Burger King. Not the solution I had planned but it was all good. I was going to grab McDonald’s for the kiddos since it’s easy and I have their orders down. Well, order. I no longer personalize orders. I just get a bunch of burgers, cheeseburgers, nuggets, and fries, and then have the kiddos grub buffet-style. But the McDonald’s drive-thru was incredibly long. Burger Kink (typo there but I kind of like it so I’m leaving it for a laugh when I read this in 10 years) is across the street; there was no lone in the drive-thru. We pulled right up and I ordered like I do at McDonald’s, plus an Impossible Whopper for me. Not that we eat fast food often—usually on road trips or in a pinch like this day—but McDonald’s needs to get with the vegetarian/vegan options. Food in hand, we were off to Rattlesnake Lake.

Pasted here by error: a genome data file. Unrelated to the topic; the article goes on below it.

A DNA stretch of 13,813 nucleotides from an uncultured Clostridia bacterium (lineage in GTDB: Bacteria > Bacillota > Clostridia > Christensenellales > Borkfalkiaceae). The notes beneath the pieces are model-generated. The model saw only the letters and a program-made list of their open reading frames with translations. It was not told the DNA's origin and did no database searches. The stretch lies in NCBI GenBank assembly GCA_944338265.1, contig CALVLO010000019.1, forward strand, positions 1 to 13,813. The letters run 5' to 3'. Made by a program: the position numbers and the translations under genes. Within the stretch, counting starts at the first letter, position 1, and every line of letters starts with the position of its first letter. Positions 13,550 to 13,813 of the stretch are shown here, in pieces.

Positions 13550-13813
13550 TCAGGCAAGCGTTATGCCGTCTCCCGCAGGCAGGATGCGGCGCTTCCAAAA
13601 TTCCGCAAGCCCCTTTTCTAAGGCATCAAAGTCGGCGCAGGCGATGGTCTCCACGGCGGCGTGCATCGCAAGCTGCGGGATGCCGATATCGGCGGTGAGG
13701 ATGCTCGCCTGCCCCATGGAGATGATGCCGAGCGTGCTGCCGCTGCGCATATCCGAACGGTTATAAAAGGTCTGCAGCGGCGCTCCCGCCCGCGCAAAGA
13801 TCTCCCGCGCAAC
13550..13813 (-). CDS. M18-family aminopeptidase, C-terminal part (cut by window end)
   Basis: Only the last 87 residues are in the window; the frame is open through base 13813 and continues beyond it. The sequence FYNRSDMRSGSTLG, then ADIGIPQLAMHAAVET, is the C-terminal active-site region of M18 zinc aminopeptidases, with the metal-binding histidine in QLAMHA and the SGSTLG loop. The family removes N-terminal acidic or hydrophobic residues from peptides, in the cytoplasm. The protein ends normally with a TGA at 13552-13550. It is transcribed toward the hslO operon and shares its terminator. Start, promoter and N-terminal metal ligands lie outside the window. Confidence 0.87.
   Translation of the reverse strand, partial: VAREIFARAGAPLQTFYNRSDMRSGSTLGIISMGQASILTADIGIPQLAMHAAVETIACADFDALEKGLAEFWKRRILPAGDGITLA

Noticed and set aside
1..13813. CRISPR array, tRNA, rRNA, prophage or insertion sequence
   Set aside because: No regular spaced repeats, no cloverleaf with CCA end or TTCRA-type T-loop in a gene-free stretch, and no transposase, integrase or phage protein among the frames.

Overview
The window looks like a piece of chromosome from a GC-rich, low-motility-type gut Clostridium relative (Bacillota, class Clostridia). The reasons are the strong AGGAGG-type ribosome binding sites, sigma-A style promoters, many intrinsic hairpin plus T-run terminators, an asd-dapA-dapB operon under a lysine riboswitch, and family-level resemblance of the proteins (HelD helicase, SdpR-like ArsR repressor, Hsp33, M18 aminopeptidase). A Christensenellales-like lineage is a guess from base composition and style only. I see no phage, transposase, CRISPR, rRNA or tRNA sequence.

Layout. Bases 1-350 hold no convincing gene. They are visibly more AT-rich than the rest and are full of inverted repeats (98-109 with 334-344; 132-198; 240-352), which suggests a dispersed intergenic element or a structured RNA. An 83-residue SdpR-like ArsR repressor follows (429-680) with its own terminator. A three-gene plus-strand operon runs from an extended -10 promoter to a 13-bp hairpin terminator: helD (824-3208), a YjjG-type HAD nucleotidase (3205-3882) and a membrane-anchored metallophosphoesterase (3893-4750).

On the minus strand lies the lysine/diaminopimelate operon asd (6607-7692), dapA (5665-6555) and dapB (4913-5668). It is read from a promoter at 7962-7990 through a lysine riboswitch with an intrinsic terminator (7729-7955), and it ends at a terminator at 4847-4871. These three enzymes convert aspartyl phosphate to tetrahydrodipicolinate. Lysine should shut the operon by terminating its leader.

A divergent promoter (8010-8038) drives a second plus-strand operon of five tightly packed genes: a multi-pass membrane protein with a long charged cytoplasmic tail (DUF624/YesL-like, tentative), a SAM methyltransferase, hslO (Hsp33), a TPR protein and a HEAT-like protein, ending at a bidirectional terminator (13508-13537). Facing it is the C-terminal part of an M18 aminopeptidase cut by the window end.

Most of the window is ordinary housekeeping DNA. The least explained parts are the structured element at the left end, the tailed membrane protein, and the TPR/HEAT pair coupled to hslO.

Another place I typically worry about parking. But not this day. Maybe I was on a post-hike high—nothing bothered me. Ample parking, of course. And being the creature of habit that I am, I parked int he same spot I always park in when we go there. Even though there were open spots closer. Our friends arrived before us, and were waiting for us to find an area to settle in on the beach. We found a place and settled down.

Picnic blanket out, Burger King buffet spread out. The kiddos scarfed down food before exploring the lake. It was a warm day and the water felt nice on the tootsies. All the kiddos—and us moms—took off our shoes and waded in the shallow shore. There is a tree maybe 20 feet from the shoreline. The kiddos had their sights set on climbing the sucker. They hiked up their shorts/pants, and set out to see who could make it up. Blaise was the most determined, and made it no problem. Laine did also, only because she is highly competitive. Saige and Baby could have if they wanted to get wet. Being slightly shorter, no matter how much they hiked up their shorts, they were going to get wet. They opted to hang out in the water up until their shorts.